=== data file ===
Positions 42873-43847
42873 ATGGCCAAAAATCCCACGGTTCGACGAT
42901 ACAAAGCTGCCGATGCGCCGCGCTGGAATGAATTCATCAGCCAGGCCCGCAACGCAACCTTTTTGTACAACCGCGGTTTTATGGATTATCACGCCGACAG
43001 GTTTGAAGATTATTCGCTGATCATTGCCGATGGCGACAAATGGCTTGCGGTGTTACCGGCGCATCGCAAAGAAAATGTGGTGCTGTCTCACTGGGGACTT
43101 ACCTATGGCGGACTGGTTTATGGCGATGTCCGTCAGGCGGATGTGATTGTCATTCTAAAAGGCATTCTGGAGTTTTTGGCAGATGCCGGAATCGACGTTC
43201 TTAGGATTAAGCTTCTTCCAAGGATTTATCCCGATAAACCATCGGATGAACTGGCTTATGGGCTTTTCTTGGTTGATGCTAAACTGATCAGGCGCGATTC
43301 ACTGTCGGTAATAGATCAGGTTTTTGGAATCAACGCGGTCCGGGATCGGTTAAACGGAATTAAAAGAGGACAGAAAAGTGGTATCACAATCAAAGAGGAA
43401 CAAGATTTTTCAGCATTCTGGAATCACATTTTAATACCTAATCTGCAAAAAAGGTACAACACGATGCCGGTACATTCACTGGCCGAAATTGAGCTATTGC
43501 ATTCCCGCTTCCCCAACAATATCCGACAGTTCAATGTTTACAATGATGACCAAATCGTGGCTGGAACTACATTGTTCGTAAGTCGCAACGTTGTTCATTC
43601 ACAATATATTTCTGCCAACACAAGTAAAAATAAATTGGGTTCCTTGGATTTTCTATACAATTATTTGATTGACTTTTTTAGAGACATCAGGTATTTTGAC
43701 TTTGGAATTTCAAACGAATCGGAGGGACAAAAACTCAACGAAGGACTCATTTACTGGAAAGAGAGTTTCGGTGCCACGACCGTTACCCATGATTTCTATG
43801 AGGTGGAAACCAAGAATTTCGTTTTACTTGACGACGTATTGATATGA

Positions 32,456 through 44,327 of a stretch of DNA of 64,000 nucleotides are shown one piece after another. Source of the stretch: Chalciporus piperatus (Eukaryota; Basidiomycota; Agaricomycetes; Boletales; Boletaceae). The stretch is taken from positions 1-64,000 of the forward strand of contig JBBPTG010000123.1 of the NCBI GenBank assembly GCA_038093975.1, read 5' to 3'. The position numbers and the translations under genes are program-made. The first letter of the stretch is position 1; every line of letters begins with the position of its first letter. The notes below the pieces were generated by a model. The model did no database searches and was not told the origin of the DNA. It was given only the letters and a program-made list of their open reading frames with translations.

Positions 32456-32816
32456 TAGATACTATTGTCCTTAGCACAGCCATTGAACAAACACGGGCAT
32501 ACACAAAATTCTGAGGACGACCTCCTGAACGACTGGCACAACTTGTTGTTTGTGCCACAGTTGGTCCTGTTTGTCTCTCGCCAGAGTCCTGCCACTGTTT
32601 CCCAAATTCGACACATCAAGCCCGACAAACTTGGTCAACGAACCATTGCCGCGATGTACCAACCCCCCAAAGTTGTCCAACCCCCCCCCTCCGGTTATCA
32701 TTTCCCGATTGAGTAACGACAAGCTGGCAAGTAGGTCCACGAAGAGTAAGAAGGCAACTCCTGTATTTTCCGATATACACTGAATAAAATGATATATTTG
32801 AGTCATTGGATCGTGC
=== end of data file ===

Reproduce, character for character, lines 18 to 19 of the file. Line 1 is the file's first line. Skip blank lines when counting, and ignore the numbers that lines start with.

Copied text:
32701 TTTCCCGATTGAGTAACGACAAGCTGGCAAGTAGGTCCACGAAGAGTAAGAAGGCAACTCCTGTATTTTCCGATATACACTGAATAAAATGATATATTTG
32801 AGTCATTGGATCGTGC